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sleep in children and youths

AHA Releases New Guidance on Obstructive Sleep Apnea in Children

The American Heart Association has released a new scientific statement on the diagnosis and management of obstructive sleep apnea (OSA) in children and adolescents.

Despite being a major risk factor for cardiovascular disease (CVD), OSA is not often considered in pediatric populations. OSA may increase the risk of hypertension, abnormal blood pressure regulation, metabolic syndrome, arrhythmia, abnormal ventricular morphology, impaired ventricular contractility, and elevated right heart pressure.

To diagnose OSA and other sleep-disordered breathing, a polysomnography is recommended. A sleep study should be conducted before a tonsillectomy in children who have an increased risk of complications, including those with obesity, Down syndrome, and sickle cell disease. These recommendations follow that of the American Academy of Otolaryngology and Head and Neck Surgery.

Obesity, upper and lower airway disease, allergic rhinitis, low muscle tone, enlarged tonsils and adenoids, craniofacial malformations, neuromuscular disorders, sickle cell disease, and premature birth are among the risk factors for OSA, which vary with age.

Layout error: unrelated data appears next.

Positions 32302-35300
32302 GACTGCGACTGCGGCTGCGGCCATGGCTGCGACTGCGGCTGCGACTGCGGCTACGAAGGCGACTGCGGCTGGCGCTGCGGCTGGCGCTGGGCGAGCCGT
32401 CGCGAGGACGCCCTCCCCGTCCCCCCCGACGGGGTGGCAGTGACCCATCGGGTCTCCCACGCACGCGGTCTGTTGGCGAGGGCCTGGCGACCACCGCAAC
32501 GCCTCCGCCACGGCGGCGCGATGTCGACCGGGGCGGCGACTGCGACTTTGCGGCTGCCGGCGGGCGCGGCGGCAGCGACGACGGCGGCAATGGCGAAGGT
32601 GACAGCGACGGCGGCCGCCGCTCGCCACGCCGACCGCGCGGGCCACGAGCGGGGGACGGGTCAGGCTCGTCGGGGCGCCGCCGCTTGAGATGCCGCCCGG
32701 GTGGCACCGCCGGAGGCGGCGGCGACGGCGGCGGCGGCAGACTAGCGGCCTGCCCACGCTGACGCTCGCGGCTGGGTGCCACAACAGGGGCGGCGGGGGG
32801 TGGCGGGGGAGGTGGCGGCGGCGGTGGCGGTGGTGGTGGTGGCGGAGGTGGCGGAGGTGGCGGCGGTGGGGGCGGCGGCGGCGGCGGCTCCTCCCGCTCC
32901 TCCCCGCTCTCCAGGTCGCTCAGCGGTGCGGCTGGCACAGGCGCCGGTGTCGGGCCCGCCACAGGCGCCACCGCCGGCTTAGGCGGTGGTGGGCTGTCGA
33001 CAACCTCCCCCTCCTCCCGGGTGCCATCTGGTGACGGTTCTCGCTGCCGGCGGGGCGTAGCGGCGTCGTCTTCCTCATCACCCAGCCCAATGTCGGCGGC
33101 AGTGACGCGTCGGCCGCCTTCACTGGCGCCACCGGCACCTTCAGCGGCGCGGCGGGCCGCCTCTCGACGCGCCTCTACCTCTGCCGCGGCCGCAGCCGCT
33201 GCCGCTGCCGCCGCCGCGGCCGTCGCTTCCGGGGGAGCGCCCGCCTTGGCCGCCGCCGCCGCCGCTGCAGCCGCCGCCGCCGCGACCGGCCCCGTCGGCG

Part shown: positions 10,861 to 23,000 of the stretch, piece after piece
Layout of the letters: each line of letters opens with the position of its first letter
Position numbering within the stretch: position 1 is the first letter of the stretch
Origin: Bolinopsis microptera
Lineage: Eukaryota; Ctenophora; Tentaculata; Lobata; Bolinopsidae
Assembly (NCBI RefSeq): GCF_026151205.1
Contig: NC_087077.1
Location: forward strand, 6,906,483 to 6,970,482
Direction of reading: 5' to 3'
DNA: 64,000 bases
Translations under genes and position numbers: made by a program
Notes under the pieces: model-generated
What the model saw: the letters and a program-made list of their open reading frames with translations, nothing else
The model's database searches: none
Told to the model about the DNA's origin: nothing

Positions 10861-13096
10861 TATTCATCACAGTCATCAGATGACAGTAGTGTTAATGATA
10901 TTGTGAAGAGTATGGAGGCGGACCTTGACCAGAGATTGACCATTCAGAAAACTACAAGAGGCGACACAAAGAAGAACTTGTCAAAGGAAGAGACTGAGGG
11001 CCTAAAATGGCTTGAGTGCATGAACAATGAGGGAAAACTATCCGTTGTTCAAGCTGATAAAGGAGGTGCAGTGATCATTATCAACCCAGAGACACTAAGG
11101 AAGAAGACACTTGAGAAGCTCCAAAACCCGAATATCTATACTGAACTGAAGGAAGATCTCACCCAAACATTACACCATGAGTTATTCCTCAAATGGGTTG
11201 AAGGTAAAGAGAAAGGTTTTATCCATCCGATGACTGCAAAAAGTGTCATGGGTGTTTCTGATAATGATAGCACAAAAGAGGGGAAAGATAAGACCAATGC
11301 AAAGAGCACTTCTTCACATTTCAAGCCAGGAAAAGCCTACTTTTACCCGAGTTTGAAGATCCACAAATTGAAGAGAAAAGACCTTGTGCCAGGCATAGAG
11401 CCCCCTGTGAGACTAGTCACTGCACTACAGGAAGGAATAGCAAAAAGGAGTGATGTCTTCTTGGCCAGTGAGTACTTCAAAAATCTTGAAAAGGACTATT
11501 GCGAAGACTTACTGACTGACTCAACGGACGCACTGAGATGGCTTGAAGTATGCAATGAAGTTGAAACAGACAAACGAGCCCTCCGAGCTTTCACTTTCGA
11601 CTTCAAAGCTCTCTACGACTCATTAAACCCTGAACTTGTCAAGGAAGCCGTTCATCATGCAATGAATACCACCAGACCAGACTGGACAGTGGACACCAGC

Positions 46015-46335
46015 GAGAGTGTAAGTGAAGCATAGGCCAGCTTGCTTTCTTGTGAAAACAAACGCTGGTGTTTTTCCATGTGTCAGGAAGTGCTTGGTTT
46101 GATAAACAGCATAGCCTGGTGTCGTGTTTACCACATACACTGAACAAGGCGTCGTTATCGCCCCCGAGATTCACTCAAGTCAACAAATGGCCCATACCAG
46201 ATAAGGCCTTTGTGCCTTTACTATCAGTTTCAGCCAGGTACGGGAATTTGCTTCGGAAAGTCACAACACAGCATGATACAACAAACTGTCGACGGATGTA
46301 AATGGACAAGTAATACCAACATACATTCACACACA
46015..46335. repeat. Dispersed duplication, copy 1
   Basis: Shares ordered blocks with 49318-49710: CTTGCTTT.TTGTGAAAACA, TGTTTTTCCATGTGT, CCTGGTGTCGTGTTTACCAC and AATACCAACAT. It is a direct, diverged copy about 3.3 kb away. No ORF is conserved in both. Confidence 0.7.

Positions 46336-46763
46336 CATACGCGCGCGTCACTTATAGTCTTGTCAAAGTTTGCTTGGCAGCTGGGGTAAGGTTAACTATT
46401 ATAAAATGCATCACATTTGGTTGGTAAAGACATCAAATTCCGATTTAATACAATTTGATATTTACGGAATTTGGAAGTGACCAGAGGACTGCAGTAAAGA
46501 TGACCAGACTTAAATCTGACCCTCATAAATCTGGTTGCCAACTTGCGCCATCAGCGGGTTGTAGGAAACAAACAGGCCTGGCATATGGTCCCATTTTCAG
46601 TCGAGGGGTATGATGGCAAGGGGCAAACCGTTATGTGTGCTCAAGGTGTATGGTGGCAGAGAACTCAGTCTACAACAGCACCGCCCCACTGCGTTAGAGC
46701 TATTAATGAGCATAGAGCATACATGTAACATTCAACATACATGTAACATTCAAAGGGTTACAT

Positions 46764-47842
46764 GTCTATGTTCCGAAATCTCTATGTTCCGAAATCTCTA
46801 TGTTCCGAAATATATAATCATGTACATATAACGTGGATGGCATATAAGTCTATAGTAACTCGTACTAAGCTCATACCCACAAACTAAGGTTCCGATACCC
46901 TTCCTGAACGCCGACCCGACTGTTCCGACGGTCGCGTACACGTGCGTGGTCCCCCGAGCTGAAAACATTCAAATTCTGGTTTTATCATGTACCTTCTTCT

“To better understand the long-term CVD-related risk associated with the presence of OSA in childhood, additional well-designed longitudinal studies incorporating ambulatory blood pressure monitoring data and measures of metabolic disease (eg lipid profile, glucose, and glycated hemoglobin levels) are needed over time,” the researchers concluded. “Also important are studies evaluating the relationship between OSA and noninvasive markers of CVD, including carotid intima media thickness and pulse wave velocity.”


—Leigh Precopio



Baker-Smith CM, Isaiah A, Melendres MC, et al. Sleep-disordered breathing and cardiovascular disease in children and adolescents: a scientific statement from the American Heart Association. J Am Heart Assoc. Published online August 18, 2021.